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Cuma, Aralık 1, 2023

Something Not Right In China: Precarious Xinjiang UN Conundrum

Mutlaka Oku

By Janet Ekstract

ISTANBUL- When the UN Human Rights Chief Michelle Bachelet is repeatedly refused an opportunity to visit the Xinjiang region of China, the obvious is apparent – China has something to hide. The Xinjiang region has long been home to the ethnic Uyghur population who under Chinese President Xi Jinping have not enjoyed the same freedoms they had under previous Chinese rule.

Even though UN Secretary-General Antonio Guterres told leaders in Beijing that he expects them to allow Bachelet to make what he calls a “credible” visit to China including the Xinjiang region – the Chinese state news agency in its reporting made no mention of that request. Guterres spoke to Chinese President Xi Jinping and Foreign Minister Wang Yi on the sidelines of the Beijing Winter Olympics on Saturday. And this is precisely the problem: UN heads need to take a tougher stance on China’s elephant in the room – alleged widespread human rights abuses against one million Muslim minorities incarcerated in what are labeled “re-education camps” by Chinese officials.

The U.S: and lawmakers in five other Western countries have labeled China’s behavior toward Uyghurs as “genocide.” It should be noted that reports about heinous abuses by the Chinese government come from credible eyewitnesses who themselves have escaped China and whose words are documented by credible mainstream media outlets.  Abuses that have been reported include forced sterilization of Uyghur women, torture, forced disappearances, forced labor, kidnappings and much more. Human rights campaigners have been vociferous in their documentation or such reports as well as reports that Uyghurs are being used as forced labor to produce clothes for a number of popular retail stores who have refused shipments after this was discovered.

A UN report on human rights in Xinjiang is expected to be released after the Beijing Games which activists and lawmakers have been eagerly anticipating. In an interesting twist, Hong Kong’s South China Morning Post newspaper indicated that Beijing did decide to agree to a visit by Bachelet to Xinjiang and implied that in exchange, it expected Bachelet’s office to hold off publishing the report. Here it goes again, who controls who and what. This is the ‘let’s make a deal’ mentality so often employed by authoritarian governments. Then one must ask this question: What is the guarantee that when Bachelet finally visits Xinjiang that she actually sees what is really going on? The answer is obvious – it is highly unlikely. The other question to consider is why should Bachelet be beholden to the Chinese and hold off on publishing her report?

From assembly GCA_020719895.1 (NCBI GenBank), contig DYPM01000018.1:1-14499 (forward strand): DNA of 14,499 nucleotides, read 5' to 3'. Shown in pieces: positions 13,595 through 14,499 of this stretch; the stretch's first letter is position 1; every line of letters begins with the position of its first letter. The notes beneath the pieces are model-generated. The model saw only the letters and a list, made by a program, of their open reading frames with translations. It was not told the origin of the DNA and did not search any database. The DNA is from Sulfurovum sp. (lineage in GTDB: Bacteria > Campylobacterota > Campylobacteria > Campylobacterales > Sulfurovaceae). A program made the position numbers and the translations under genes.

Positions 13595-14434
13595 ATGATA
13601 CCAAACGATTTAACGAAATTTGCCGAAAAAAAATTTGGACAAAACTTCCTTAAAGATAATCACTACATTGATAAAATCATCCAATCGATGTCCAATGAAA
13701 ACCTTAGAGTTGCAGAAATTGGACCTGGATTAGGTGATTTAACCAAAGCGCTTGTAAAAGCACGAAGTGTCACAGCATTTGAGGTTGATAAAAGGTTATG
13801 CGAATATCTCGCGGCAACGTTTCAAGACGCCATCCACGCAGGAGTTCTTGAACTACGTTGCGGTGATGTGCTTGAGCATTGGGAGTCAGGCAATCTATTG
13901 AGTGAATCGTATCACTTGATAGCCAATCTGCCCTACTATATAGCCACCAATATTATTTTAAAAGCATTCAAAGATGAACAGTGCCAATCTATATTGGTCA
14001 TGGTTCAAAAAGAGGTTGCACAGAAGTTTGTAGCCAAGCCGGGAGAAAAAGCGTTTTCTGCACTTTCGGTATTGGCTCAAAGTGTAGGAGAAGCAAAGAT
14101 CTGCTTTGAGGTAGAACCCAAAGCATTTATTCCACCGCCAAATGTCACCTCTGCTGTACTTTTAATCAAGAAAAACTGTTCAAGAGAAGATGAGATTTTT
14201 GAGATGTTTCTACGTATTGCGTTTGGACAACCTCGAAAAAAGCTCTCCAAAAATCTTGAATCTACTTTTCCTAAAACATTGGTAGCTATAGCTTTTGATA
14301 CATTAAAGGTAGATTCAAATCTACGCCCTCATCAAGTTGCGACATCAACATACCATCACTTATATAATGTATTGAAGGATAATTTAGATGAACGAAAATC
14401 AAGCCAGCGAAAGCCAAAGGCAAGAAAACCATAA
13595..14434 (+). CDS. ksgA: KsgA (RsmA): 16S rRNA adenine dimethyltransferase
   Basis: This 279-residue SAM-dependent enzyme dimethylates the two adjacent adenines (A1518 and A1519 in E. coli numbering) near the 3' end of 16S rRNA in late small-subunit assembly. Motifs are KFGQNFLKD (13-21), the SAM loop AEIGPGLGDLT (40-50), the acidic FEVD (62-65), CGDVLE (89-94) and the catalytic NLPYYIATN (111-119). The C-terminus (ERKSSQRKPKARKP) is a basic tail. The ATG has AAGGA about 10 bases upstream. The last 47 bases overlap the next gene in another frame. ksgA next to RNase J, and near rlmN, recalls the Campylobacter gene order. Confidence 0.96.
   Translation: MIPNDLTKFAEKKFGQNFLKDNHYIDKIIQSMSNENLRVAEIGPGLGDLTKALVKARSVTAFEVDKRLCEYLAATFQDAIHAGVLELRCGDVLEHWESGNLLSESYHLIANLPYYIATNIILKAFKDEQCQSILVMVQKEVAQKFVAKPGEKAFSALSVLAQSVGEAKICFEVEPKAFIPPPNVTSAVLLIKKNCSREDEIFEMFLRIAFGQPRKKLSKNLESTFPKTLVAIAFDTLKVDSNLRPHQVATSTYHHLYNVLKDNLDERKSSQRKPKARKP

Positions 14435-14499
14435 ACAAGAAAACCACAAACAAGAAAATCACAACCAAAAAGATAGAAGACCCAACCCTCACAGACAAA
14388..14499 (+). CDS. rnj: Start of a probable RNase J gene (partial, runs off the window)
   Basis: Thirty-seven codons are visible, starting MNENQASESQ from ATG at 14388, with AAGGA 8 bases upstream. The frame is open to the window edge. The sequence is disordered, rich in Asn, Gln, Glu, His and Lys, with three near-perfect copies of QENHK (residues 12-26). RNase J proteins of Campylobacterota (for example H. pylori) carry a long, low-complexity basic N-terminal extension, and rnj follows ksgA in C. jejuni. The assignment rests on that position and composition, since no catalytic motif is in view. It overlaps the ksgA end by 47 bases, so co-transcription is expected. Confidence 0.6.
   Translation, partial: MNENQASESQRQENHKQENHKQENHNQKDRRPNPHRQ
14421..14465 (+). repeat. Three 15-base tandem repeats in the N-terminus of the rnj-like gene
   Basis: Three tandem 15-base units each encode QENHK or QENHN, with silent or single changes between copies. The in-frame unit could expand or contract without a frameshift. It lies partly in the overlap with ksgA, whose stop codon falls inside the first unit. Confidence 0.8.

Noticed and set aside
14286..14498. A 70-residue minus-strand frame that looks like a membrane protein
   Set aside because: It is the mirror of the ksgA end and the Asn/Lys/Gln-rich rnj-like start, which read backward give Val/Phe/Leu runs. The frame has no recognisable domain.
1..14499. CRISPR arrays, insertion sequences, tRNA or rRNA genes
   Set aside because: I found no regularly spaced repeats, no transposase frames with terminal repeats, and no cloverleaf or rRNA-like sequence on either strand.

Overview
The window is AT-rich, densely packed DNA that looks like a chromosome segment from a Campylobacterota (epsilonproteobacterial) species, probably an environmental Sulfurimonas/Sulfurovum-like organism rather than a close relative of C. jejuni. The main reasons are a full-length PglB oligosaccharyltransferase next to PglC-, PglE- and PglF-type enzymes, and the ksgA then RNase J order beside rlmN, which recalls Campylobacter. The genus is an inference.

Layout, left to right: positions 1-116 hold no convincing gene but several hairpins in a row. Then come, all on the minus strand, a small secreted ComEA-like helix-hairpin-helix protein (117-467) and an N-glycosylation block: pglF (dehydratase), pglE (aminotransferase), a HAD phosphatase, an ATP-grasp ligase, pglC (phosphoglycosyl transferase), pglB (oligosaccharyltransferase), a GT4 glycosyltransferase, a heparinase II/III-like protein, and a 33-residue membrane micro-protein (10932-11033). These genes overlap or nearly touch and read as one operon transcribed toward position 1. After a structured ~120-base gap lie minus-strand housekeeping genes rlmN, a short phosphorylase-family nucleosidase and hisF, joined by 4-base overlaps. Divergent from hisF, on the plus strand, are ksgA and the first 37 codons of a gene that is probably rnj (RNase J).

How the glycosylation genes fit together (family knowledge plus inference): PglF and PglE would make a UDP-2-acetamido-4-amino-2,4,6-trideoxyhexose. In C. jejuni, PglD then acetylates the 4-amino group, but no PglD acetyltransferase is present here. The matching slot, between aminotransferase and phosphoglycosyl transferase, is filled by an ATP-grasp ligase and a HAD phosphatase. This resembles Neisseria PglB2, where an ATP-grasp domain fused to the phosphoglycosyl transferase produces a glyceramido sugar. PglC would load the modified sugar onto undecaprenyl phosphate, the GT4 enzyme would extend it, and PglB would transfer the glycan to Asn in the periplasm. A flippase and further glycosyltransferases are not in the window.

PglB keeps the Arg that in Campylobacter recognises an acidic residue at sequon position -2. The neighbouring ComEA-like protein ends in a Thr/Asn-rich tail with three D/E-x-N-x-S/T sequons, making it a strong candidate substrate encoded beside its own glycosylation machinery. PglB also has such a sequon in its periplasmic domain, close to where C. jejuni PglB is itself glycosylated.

World order and dealing with narcissistic authoritarians is a delicate balance, like walking a tightrope and you better be well-trained and prepared for any eventualities. A UN statement said that at the secretary-general’s meeting with Xi, Guterres “expressed the wish for enhanced cooperation between the United Nations and the People’s Republic of China in all the pillars of the Organization’s work – peace and security, sustainable development, including climate change and biodiversity, and human rights.”

There’s just one tiny problem with the UN secretary-general’s wish: China is THE country that America and many other countries depend on for production of a plethora of products. It is precisely because of this power position that China wields that it can demand the narrative it desires the world to see and know about Xinjiang. And that leaves the UN right back where it started: in nomans land with China


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